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Article

Degradation of Hydrocarbons and Heavy Metal Reduction by Marine Bacteria in Highly Contaminated Sediments

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Stazione Zoologica Anton Dohrn, Istituto Nazionale di Biologia, Ecologia e Biotecnologie Marine, Villa Comunale, 80121 Napoli, Italy
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Department of Biotechnology, Institute for Microbial Biotechnology and Metagenomics (IMBM), University of the Western Cape, Bellville 7535, Cape Town, South Africa
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Centre for Environmental Biotechnology (CEB), School of Natural Sciences, Bangor University, Gwynedd LL57 2UW, UK
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Dipartimento di Scienze della Vita e dell’Ambiente, Università Politecnica delle Marche, Via Brecce Bianche, 60131 Ancona, Italy
*
Author to whom correspondence should be addressed.
Microorganisms 2020, 8(9), 1402; https://doi.org/10.3390/microorganisms8091402
Received: 17 July 2020 / Revised: 9 September 2020 / Accepted: 10 September 2020 / Published: 11 September 2020
(This article belongs to the Section Microbial Biotechnology)
Investigations on the ability of bacteria to enhance removal of hydrocarbons and reduce heavy metal toxicity in sediments are necessary to design more effective bioremediation strategies. In this study, five bacterial strains, Halomonas sp. SZN1, Alcanivorax sp. SZN2, Pseudoalteromonas sp. SZN3, Epibacterium sp. SZN4, and Virgibacillus sp. SZN7, were isolated from polluted sediments from an abandoned industrial site in the Gulf of Naples, Mediterranean Sea, and tested for their bioremediation efficiency on sediment samples collected from the same site. These bacteria were added as consortia or as individual cultures into polluted sediments to assess biodegradation efficiency of polycyclic aromatic hydrocarbons and heavy metal immobilisation capacity. Our results indicate that these bacteria were able to remove polycyclic aromatic hydrocarbons, with a removal rate up to ca. 80% for dibenzo-anthracene. In addition, these bacteria reduced arsenic, lead, and cadmium mobility by promoting their partitioning into less mobile and bioavailable fractions. Microbial consortia generally showed higher performance toward pollutants as compared with pure isolates, suggesting potential synergistic interactions able to enhance bioremediation capacity. Overall, our findings suggest that highly polluted sediments select for bacteria efficient at reducing the toxicity of hazardous compounds, paving the way for scaled-up bioremediation trials. View Full-Text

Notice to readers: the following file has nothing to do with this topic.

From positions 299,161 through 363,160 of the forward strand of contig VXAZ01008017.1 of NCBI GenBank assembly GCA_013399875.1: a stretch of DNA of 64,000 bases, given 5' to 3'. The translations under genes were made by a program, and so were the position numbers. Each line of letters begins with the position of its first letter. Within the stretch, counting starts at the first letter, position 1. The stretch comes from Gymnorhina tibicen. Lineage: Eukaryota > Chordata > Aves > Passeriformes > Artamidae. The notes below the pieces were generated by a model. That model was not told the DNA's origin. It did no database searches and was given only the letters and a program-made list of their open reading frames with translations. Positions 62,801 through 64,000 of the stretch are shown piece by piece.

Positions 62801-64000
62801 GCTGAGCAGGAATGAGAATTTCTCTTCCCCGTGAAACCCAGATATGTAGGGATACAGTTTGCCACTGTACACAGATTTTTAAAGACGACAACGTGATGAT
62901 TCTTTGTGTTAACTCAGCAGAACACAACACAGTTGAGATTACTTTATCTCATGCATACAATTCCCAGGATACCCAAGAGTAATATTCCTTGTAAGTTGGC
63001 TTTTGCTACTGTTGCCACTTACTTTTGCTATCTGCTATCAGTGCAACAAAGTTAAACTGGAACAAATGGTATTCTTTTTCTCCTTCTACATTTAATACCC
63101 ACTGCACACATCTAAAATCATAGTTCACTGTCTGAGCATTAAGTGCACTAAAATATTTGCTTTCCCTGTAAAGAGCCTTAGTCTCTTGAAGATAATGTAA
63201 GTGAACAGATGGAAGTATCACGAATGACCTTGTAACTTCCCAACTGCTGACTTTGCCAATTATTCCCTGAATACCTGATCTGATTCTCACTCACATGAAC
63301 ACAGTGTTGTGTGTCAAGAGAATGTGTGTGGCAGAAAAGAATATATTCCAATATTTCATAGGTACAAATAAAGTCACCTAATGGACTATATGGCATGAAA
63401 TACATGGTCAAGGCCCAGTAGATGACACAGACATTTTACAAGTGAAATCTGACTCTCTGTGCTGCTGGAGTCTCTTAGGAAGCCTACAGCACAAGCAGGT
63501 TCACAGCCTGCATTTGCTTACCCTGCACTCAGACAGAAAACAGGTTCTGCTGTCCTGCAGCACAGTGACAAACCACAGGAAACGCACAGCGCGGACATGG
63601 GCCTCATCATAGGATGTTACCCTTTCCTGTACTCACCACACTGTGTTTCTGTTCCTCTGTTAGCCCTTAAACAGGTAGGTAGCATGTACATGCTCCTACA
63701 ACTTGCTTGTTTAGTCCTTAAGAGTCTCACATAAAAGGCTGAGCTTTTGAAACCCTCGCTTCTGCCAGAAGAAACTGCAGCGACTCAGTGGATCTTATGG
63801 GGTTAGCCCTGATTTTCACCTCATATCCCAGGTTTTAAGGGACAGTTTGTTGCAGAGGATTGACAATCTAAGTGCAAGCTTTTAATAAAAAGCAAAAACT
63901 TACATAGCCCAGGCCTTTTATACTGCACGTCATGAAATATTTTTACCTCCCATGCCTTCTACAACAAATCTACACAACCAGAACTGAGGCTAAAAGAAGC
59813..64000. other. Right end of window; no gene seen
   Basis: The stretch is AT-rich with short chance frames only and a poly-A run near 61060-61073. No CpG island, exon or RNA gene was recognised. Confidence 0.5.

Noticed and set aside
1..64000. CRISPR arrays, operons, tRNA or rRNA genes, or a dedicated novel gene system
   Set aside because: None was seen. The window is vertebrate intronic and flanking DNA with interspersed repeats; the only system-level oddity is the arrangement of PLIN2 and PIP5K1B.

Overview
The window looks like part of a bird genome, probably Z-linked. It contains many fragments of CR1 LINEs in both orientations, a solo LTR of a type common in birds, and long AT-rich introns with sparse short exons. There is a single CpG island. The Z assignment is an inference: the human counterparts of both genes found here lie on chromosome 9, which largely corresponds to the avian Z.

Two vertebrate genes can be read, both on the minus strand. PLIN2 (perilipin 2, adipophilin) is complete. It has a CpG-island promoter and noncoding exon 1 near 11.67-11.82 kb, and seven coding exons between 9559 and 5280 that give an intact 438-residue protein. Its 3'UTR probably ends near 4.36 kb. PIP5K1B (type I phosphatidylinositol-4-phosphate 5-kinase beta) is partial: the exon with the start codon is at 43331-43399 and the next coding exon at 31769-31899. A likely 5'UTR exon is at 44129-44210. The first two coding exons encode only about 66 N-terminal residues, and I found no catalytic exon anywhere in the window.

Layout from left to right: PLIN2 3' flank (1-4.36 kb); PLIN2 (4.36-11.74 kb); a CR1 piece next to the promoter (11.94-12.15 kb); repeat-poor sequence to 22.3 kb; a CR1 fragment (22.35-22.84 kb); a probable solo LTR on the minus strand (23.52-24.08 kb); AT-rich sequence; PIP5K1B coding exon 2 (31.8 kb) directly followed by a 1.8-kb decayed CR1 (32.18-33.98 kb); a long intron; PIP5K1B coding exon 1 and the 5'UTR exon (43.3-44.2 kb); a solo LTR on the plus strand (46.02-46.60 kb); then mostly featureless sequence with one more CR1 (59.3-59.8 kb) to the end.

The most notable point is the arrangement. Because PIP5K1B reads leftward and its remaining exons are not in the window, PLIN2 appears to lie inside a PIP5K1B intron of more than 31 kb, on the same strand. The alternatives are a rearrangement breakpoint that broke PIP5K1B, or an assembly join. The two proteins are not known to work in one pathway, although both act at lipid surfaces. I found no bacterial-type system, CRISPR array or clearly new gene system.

Keywords: bioremediation; PAHs; heavy metals; bacteria; pollution; sediments bioremediation; PAHs; heavy metals; bacteria; pollution; sediments
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MDPI and ACS Style

Dell’Anno, F.; Brunet, C.; van Zyl, L.J.; Trindade, M.; Golyshin, P.N.; Dell’Anno, A.; Ianora, A.; Sansone, C. Degradation of Hydrocarbons and Heavy Metal Reduction by Marine Bacteria in Highly Contaminated Sediments. Microorganisms 2020, 8, 1402. https://doi.org/10.3390/microorganisms8091402

AMA Style

Dell’Anno F, Brunet C, van Zyl LJ, Trindade M, Golyshin PN, Dell’Anno A, Ianora A, Sansone C. Degradation of Hydrocarbons and Heavy Metal Reduction by Marine Bacteria in Highly Contaminated Sediments. Microorganisms. 2020; 8(9):1402. https://doi.org/10.3390/microorganisms8091402

Chicago/Turabian Style

Dell’Anno, Filippo, Christophe Brunet, Leonardo J. van Zyl, Marla Trindade, Peter N. Golyshin, Antonio Dell’Anno, Adrianna Ianora, and Clementina Sansone. 2020. "Degradation of Hydrocarbons and Heavy Metal Reduction by Marine Bacteria in Highly Contaminated Sediments" Microorganisms 8, no. 9: 1402. https://doi.org/10.3390/microorganisms8091402

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